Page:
Bodywork: Fitness for the Outside Athlete, November 1996
Don't be fooled by snowboarding's carefree image. It is a sport, and you should train for it. "When I first started boarding, my routine consisted of nothing more than lacing up my boots, and I paid for it," says Kevin Delaney, three-time world champion and founder of Delaney Adult Snowboarding Camps in Aspen. "There was many a Monday when I could hardly walk to school because my calves were so knotted from a weekend of riding."
Such painful fatigue is preventable if you focus preseason attention on the body parts that snowboarding stresses: feet, ankles, and calves. "Your feet absorb vibrations from riding over 'chatter,' " Delaney says. In addition, your ankles must constantly shift your weight from the board's nose to its tail and back, your shin muscles must work to get your board up on a heel-side turn, and your calf muscles strain to raise your edge on a toe-side turn. "If you don't develop those muscles," Delaney concludes, "you'll have less control on the slopes and a lot more pain off the slopes."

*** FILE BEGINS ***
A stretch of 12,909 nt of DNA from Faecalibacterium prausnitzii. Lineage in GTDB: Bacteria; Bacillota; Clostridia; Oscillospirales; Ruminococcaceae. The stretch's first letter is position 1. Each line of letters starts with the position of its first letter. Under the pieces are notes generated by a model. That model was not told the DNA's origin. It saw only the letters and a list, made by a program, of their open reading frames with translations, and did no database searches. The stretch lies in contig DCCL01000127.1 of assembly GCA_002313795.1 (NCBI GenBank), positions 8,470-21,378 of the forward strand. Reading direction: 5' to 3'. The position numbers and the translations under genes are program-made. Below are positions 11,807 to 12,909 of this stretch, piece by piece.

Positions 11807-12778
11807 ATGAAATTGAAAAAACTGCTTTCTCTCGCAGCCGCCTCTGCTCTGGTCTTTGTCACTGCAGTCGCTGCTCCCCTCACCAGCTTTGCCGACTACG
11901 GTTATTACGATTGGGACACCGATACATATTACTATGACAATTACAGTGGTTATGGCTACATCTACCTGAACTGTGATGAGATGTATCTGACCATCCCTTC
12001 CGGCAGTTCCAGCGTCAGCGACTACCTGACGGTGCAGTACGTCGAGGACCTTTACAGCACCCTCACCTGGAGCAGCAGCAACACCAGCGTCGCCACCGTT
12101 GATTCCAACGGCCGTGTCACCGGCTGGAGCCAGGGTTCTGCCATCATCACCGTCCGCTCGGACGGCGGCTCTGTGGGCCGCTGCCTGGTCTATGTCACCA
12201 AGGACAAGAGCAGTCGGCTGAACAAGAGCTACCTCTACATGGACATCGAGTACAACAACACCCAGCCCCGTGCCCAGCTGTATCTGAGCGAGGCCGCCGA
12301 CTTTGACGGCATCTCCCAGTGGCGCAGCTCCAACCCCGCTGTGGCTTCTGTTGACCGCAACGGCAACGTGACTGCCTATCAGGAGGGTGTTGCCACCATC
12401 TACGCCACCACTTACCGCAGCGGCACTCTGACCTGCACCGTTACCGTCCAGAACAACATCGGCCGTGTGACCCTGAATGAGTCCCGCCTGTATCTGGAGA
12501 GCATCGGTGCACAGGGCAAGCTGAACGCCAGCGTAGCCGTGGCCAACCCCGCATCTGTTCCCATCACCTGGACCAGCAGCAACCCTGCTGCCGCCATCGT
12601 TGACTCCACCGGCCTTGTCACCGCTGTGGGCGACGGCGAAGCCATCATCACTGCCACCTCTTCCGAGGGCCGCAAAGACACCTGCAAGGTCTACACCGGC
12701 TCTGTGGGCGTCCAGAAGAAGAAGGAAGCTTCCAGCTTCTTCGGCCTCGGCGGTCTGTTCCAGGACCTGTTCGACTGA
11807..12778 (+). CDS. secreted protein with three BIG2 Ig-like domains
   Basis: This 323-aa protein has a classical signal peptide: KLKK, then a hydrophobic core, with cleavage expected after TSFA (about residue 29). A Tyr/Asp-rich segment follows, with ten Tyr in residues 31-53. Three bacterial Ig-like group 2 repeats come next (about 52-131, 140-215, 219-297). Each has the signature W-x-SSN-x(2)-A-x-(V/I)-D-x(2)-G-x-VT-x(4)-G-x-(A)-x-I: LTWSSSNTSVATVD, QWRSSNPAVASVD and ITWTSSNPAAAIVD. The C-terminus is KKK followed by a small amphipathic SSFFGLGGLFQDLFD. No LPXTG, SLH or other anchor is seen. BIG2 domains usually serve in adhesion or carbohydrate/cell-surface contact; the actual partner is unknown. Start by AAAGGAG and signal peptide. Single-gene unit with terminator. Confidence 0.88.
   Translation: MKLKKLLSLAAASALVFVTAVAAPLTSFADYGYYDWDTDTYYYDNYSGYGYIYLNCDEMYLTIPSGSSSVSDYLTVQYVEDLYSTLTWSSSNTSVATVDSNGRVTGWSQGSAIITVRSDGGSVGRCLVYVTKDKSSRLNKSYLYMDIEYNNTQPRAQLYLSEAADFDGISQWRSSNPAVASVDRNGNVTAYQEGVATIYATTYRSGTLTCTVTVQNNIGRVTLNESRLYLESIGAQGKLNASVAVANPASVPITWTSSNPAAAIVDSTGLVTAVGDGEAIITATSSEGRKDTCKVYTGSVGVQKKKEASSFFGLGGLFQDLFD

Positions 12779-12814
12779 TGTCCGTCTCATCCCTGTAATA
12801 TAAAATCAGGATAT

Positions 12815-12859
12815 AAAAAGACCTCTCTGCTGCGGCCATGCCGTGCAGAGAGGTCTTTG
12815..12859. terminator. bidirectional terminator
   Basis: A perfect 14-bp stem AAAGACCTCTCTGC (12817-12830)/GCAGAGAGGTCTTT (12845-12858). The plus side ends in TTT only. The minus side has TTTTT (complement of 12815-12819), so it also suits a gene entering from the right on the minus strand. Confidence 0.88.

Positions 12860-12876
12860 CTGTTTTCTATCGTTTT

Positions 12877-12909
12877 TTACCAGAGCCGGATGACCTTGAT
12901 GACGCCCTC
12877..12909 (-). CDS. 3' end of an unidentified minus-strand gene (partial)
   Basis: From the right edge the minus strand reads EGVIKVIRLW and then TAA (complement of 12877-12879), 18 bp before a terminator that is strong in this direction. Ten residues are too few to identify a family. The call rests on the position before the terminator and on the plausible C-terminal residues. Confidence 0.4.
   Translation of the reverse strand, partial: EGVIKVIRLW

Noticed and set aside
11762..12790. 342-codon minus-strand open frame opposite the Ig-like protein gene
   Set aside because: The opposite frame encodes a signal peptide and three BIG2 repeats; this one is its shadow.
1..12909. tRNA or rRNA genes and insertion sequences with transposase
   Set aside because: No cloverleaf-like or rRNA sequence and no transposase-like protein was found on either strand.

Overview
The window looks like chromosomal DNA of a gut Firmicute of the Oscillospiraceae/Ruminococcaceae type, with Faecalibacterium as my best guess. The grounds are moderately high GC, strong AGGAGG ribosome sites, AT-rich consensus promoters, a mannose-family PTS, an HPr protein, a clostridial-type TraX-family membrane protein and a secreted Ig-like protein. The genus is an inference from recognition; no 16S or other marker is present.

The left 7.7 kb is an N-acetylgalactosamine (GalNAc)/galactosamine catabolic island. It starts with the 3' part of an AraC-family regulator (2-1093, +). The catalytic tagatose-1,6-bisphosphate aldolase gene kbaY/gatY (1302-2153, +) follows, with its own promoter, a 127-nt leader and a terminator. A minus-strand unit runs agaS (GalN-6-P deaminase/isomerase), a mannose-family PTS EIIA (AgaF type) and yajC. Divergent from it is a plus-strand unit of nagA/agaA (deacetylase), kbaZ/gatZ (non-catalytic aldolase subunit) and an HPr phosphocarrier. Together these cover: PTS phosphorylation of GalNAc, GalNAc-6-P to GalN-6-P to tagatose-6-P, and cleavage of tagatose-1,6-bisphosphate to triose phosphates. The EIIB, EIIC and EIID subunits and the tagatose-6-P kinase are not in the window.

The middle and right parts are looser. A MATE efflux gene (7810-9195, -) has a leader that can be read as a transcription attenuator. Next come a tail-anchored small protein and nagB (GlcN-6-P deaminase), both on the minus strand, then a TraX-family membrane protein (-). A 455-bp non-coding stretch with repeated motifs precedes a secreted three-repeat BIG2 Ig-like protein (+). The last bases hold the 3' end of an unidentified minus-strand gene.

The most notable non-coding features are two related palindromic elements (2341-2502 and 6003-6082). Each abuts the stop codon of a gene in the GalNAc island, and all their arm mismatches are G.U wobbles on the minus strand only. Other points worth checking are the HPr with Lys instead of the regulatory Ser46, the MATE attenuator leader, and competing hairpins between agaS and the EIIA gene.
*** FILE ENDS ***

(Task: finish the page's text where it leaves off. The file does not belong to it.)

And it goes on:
To develop the pertinent muscles, Delaney says, institute a regular routine of stretching followed by a regimen of four simple--if absurd-looking--variations of contorted walking. (Remember Monty Python's "Ministry of Silly Walks"?) Do the walks every day during the preseason, working up to three to five minutes per exercise. Once the season starts, Delaney says, you can drop the strength-training paces, but continue to stretch daily. These exercises are best undertaken barefoot on dry grass or low-pile carpet.
Filed To: Snow Sports